Though Humble Pie's menu is anchored by its pizzas, the restaurant offers a handful of appetizers, including outstanding beef meatballs served in tangy red sauce, as well as several salad choices. Having never had a Redel's "Famous Chopped Salad," I found the mélange of diced cauliflower, green peppers, carrots, chicken, hard-boiled egg and dill dressing to be the sort of chicken salad you'd find in a 1970s cookbook. I assume loyalists of the long-shuttered DeBaliviere neighborhood restaurant that gives it its name will be satisfied.
I preferred the ratatouille, which impressed with its mix of fresh and grilled vegetables, capped off with crispy fried onions, as did the "Herb-a-Voire," which married mixed greens with fresh-from-the-garden mint, cilantro, basil and parsley, as well as pumpkin, flax and sunflower seeds, and dried cherries. The layers of texture and herbaceous notes might make you think you are at a specialty salad shop rather than a takeout pizza spot.
In keeping with the theme, Humble Pie serves a handful of individually-sized dessert pies. (The menu says they serve one to two people, but who is sharing?) These wonderful, flaky concoctions are the handiwork of Dottie Silverman and Jess Lucas, who operate under the name Dottie's Flour Shop. Options include an excellent blueberry and lemon hand pie, as well as Lucas' slightly spiced vegan Mexican chocolate, which will make you forget you've eschewed the dairy. The pair are already selling their wares in a local coffee shop as well as at Humble Pie, and their talent for pastries suggests we will be hearing more from them in the future.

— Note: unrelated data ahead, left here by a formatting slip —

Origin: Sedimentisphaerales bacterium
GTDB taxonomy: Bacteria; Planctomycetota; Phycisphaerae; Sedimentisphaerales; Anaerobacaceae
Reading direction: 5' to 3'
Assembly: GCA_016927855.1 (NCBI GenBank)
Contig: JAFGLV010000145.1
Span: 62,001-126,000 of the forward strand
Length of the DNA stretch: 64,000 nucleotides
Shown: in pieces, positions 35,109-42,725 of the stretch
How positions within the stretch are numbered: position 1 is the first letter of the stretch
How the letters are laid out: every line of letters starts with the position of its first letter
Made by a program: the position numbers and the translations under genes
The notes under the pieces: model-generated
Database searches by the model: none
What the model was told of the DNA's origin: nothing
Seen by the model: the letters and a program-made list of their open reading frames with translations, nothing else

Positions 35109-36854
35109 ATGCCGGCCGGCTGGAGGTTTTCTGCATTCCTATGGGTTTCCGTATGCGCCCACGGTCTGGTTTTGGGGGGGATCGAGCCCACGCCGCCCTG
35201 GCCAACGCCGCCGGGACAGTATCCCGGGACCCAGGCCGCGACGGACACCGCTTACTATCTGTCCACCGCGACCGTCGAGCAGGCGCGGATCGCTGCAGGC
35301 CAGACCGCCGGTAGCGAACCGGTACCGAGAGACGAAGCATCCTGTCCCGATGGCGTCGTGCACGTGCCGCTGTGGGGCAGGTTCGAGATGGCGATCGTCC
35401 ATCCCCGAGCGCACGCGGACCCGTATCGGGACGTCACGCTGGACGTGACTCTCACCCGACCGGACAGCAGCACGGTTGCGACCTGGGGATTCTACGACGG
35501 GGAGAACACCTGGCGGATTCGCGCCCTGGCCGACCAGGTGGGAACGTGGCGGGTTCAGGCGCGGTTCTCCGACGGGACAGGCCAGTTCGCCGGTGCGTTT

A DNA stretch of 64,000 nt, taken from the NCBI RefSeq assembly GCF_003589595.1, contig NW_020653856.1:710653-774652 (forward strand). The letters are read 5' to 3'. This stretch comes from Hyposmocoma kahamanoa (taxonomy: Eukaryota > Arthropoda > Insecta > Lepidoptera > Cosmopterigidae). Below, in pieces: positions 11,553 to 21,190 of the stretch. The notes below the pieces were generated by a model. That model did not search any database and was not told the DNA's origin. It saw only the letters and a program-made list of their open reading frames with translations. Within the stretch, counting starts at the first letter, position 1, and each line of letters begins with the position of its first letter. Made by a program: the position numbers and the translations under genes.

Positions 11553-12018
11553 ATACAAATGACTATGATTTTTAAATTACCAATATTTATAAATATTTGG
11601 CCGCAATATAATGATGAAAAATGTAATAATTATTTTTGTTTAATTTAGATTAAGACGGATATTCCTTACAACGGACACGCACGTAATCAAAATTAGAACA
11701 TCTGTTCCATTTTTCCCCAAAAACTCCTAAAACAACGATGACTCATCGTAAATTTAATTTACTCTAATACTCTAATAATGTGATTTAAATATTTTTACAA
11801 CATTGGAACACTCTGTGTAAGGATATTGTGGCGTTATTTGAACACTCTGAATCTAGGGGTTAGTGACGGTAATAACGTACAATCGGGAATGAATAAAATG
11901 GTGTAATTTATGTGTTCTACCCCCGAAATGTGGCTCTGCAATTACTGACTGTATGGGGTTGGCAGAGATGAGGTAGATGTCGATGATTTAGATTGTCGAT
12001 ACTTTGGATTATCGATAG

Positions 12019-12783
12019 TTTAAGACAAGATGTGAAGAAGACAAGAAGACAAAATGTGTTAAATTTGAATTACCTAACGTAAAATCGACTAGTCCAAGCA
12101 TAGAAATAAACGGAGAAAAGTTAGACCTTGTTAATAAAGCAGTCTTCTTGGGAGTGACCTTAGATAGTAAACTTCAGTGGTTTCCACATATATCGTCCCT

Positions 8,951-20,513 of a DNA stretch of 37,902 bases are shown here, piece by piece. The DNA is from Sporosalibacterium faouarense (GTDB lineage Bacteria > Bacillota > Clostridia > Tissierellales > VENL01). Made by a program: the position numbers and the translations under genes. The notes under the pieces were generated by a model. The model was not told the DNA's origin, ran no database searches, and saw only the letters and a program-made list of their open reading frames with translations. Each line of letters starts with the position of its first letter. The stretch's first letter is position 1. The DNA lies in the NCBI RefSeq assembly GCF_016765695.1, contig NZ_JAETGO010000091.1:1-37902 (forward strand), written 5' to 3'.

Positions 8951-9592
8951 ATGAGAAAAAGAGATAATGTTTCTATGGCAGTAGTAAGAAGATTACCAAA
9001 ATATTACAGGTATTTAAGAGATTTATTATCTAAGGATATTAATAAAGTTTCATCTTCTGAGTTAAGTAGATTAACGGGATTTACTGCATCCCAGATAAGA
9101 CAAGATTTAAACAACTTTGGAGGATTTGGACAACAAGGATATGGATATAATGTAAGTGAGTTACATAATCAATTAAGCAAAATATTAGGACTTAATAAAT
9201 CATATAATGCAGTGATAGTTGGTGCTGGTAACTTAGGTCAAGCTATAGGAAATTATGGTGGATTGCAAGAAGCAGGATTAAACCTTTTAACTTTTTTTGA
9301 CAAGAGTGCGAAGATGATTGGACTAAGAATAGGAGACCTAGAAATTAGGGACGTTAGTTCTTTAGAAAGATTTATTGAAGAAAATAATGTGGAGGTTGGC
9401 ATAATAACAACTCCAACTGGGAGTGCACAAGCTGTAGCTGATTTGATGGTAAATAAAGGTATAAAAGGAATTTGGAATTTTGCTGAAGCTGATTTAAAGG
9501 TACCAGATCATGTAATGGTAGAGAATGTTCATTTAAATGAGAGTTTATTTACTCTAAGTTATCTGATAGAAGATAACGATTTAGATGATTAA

For now, though, Humble Pie is the place to taste their wares — even if it means a bit of a wait. Consciously bucking the recent fast-casual pizza trend, in which the goal has been to get folks fed (cheaply) within minutes, Humble Pie takes a while — a long while. Ticket times for normal-sized orders on both of my visits ran 45 to 55 minutes, so keep in mind that this is not a grab-and-go operation, despite what its carryout aesthetic suggests. Guests are advised to order before they pick up (delivery is available as well) or prepare to get comfy on that cozy patio.
But it's fine. Whether you're bumbling around in search of the front door or lazing away in a patio chair waiting for the food, perseverance is key. Once you get your order, Humble Pie proves it's worth the effort.